On Baptism, Against The Donatists

The Seven Books of Augustin, Bishop of Hippo, On Baptism, Against the Donatists

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Philip Schaff

devotion, in answer to our epistle, he not only expressed his assent to it, but also gratefully
acknowledged that he had received instruction. It remains that we should individually express our
opinions on this same subject, judging no one, and removing no one from the right of communion
if he should entertain a different opinion. For neither does any one of us set himself up as a bishop
of bishops, or by tyrannical terror force his colleagues to the necessity of obeying, since every
bishop, in the free use of his liberty and power, has the right of free judgment, and can no more be
judged by another than he can himself judge another. But we are all awaiting the judgment of our
Lord Jesus Christ who alone has the power both of preferring us in the government of His Church,
and of judging of our actions."1592

Chapter 7.—10. I have already, I think, argued to the best of my power, in the preceding books,
in the interests of Catholic unanimity and counsel, in whose unity these continued as pious members,
in reply not only to the letter which Cyprian wrote to Jubaianus, but also to that which he sent to
Quintus, and that which, in conjunction with certain of his colleagues, he sent to certain other
colleagues, and that which he sent to Pompeius. Wherefore it seems now to be fitting to consider
also what the others severally thought, and that with the liberty of which he himself would not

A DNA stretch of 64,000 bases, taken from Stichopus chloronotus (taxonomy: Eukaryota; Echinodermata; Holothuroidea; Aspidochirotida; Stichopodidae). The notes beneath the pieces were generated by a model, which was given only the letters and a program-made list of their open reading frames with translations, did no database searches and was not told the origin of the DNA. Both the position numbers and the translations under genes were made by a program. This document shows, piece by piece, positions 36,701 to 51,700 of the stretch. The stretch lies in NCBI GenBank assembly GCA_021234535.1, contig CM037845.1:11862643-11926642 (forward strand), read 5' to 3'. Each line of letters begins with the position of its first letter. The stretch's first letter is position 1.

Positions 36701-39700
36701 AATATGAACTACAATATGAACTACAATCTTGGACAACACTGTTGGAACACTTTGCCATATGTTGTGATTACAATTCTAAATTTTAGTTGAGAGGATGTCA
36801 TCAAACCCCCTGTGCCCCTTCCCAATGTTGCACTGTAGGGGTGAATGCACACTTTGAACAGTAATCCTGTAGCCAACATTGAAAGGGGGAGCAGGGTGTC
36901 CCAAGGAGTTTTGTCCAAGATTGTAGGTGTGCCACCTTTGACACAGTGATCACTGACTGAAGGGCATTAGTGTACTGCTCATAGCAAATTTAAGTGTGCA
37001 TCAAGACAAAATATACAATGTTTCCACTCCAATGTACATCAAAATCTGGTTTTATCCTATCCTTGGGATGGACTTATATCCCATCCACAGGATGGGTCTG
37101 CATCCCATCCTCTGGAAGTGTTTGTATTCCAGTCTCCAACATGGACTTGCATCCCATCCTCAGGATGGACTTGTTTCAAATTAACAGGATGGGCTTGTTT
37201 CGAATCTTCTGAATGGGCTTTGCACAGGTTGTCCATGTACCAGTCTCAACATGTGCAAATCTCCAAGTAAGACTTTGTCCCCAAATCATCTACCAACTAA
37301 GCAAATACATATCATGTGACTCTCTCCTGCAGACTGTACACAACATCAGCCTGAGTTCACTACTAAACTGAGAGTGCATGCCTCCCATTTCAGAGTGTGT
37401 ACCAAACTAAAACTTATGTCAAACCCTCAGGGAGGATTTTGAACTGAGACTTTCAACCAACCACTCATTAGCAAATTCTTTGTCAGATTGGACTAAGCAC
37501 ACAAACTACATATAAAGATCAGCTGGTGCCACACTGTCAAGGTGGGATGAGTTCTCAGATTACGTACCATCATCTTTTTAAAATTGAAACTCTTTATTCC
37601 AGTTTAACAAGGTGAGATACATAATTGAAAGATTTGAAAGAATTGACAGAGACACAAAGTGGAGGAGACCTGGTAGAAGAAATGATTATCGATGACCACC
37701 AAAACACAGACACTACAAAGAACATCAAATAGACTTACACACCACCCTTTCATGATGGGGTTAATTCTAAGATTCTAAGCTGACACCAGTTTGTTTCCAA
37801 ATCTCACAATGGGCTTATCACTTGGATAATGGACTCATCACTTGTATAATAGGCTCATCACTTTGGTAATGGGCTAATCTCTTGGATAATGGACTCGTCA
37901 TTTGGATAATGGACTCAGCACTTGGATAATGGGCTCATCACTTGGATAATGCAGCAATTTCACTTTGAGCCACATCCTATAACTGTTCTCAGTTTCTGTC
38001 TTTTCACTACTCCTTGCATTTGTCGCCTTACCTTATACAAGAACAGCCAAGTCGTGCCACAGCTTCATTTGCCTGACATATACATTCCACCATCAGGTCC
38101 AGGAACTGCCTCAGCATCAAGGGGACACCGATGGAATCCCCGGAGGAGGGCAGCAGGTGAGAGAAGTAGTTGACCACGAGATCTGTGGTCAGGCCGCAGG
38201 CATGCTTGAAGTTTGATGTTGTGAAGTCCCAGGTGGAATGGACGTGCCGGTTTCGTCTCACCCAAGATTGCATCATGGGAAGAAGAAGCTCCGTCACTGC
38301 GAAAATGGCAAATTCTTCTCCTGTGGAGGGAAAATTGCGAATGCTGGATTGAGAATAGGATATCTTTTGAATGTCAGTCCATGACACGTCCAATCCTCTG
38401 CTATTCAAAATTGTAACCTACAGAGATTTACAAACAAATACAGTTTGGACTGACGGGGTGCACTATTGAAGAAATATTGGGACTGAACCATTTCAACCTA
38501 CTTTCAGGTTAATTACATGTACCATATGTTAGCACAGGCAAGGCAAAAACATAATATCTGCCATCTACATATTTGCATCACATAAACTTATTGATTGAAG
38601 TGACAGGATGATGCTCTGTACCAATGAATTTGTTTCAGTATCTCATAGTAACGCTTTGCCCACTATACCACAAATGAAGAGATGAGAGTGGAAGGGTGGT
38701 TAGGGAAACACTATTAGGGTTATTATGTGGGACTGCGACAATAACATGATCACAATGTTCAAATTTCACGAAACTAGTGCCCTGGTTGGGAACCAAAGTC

deprive us, as he says, "Judging no one, nor removing any from the right of communion if he
entertain different opinions." And that he did not say this with the object of arriving at the hidden
thoughts of his colleagues, extracted as it were from their secret lurking-places, but because he
really loved peace and unity, is very easily to be seen from other passages of the same sort, where
he wrote to individuals as to Jubaianus himself. "These things," he says, "we have written very
shortly in answer to you, most beloved brother, according to our poor ability, not preventing any
one of the bishops by our writing or judgment, from acting as he thinks right, having a free exercise
of his own judgment."1593 And that it might not seem that any one, because of his entertaining
different opinions in this same free exercise of his judgment, should be driven from the society of
his brethren, he goes on to say, "We, so far as lies in us, do not strive on behalf of heretics against
our colleagues and fellow-bishops, with whom we maintain godly unity and the peace of our
Lord;"1594 and a little later he says, "Charity of spirit, respect for our fraternity, the bond of faith,
the harmony of the priesthood, are by us maintained with patience and gentleness."1595 And so also
in the epistle which he wrote to Magnus, when he was asked whether there was any difference in
the efficacy of baptism by sprinkling or by immersion, "In this matter," he says, "I am too modest
and diffident to prevent any one by my judgment from thinking as he deems right, and acting as

1592

Conc. Carth., the seventh under Cyprian, A.D. 256. Introduction.

1593

Cypr. Ep. lxxiii. 26.

1594

Cypr. Ep. lxxiii. 26.

1595

Cypr. Ep. lxxiii. 26.

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